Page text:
Piano Teaching Philosophy: What is Your Teaching Philosophy?

Throughout my career as a teacher, I have learned one important fact: it is crucial to define your lesson objectives and the methods to achieve them. However, in terms of defining a music teaching philosophy, it is even better to reflect on the rationale for choosing particular teaching methods as this will help you realize your intended lesson outcomes more effectively. More than anything, you should strive to make the piano an enjoyable and thought-provoking instrument for your students.

Getting Started - Piano Teaching Philosophy:

As part of your piano teaching philosophy, you should find out what the student wants to learn. Do they wish to study grades and build up a repertoire to become an all-round proficient player, would they rather concentrate on competitive performance, or do they want to practice piano as a hobby? This then leads to the following questions: "As a piano teacher, how does the content of my lesson relate to what I want to achieve for my student. How does it factor into my piano teaching philosophy in terms of what the student will leave with after studying with me?”

A useful way to compartmentalize this is to envisage what your student will accomplish according to the four major categories of piano playing, namely performance, creative composition, sight reading, and aural skills. For example, if you have a beginner student it’s a good idea to introduce them to the basics of the keys, sharps and flats, some music theory, and beneficial practice habits as these elements will form the foundation upon which they can progress. You will also want to teach them how to read music and show them elementary pieces in which they can become proficient and which bring together previous lesson content. 

Similarly, if you have an intermediate student or perhaps someone who is interested in studying for a diploma you should ask them what their goals are and gauge their strengths and weaknesses before adapting your piano teaching philosophy to suit their needs. Depending on your student’s preferences, you should provide opportunities for them to play in front of people, from informal student classes to recitals and festivals.  One of the most rewarding aspects of defining your music teaching philosophy is that you can pass on elements of your approach, style, and understanding of musical pieces to your students. There are often several ways of interpreting a piece in terms of dynamics, phrasing, and so on and you can impart your experiential knowledge of this whilst encouraging your students to develop their own styles.

Although every educator’s piano teaching philosophy will vary according to student interests, drawing upon aspects from different schools of piano playing can be advantageous. For example, if your student aspires to become a classical pianist you can concentrate on grades, diplomas, and recitals which entail the intensive practice of scales, chromatic runs, arpeggios, sight reading, performance, and interpretation. However, will your student build up a repertoire beyond the pieces prescribed by academe? Will they be comfortable with experimentation and improvisation? In other words, will they be an adaptable musician who can utilize elements outside of their focus to enhance their abilities as classical musicians? And vice versa, if they want to focus on improvisation, composition, and playing in an ensemble, perhaps introducing them to the discipline of classical music, will push them to become better players in these areas.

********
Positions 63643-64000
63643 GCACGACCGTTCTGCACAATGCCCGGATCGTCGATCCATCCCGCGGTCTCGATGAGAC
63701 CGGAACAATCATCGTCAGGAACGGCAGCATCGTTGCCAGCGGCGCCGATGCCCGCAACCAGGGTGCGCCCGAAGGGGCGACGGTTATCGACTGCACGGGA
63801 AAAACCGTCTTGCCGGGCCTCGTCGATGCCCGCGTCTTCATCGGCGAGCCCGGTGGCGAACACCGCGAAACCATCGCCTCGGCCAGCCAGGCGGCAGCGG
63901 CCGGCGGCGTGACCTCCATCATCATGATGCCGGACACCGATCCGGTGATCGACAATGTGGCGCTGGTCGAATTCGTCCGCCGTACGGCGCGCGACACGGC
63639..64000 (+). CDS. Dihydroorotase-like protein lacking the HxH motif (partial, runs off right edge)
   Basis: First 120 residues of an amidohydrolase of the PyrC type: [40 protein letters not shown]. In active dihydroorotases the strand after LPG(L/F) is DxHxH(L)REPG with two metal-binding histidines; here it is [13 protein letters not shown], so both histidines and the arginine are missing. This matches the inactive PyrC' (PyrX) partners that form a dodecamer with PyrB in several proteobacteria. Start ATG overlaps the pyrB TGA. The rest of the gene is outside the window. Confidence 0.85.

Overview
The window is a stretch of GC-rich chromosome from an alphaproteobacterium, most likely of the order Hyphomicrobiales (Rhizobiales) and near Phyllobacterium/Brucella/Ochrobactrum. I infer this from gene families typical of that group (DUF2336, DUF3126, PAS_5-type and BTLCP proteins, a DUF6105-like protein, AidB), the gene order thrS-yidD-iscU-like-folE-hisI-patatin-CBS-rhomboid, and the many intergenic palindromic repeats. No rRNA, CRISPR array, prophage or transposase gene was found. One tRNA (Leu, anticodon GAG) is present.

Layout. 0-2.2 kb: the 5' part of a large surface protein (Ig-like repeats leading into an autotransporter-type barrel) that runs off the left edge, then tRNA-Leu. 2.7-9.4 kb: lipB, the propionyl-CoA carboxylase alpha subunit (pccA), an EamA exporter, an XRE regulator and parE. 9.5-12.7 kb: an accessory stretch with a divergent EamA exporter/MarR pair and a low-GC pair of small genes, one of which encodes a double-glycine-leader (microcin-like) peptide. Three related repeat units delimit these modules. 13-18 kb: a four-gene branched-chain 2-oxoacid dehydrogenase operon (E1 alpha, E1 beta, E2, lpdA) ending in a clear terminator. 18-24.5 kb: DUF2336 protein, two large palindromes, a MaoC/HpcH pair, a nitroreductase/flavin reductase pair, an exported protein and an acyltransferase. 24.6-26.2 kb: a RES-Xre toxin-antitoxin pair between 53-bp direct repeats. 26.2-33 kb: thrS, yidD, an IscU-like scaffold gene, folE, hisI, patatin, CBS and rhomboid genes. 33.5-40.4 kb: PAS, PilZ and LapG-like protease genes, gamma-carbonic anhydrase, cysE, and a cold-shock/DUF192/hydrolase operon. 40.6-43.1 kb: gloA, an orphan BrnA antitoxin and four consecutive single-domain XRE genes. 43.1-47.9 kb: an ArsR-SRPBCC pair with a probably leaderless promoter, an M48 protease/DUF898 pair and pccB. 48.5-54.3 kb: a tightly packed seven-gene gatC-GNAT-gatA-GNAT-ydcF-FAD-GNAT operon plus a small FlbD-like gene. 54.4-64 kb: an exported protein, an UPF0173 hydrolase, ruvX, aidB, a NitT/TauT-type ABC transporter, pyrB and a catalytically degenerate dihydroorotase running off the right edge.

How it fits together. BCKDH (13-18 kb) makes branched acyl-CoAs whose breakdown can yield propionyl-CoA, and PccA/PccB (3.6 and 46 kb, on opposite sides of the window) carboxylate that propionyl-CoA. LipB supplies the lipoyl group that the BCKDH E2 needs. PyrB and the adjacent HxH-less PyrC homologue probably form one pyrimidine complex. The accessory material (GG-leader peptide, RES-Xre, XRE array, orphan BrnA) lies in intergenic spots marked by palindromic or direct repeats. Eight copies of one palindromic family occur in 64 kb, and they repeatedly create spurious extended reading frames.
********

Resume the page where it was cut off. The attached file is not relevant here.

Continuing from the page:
Understand Your Student

Your students will express interests in certain aspects of piano and you should consider how to help them achieve their goals. For example, if your student wants to learn how to pick up a tune by listening and playing along to it then you will want to focus on listening and playing in a group. If they want to become adept at the classical performance you will need to devote your time to teaching them classical pieces, theory, dynamics, and melody along with other areas. If they want to create music and improvise you need to provide a framework for this, teaching them how notes and chords relate to each other and showing them pieces which bring this knowledge together while setting composition tasks.

As part of your music teaching philosophy, you should interrogate the rationale behind every aspect of your lesson. Why have you chosen this piece or decided to focus on a particular area of piano practice? What are the strengths and weaknesses of your students and how can you address them? What pieces do your students excel at and which ones will you pick to mold them into better players? Moreover, as a piano player where do your strengths lie and what kind of education can you provide?

An intrinsic aspect of any teacher’s music teaching philosophy is that they impart a love of music to their students.  How can you realize that? While teaching pieces that interest your student will encourage engagement, you can draw upon your knowledge to teach them works that will challenge them and introduce them to new forms of music that they will hopefully enjoy and continue to explore.

Wrap It Up

In conclusion, as a teacher you should ask yourself; “what is my music teaching philosophy”? “Do my current methods align with my existing piano teaching philosophy or do they conflict with them in some areas”? By contemplating these questions, not only will you become a more effective teacher; you will also cultivate a lifelong passion for music in your students.

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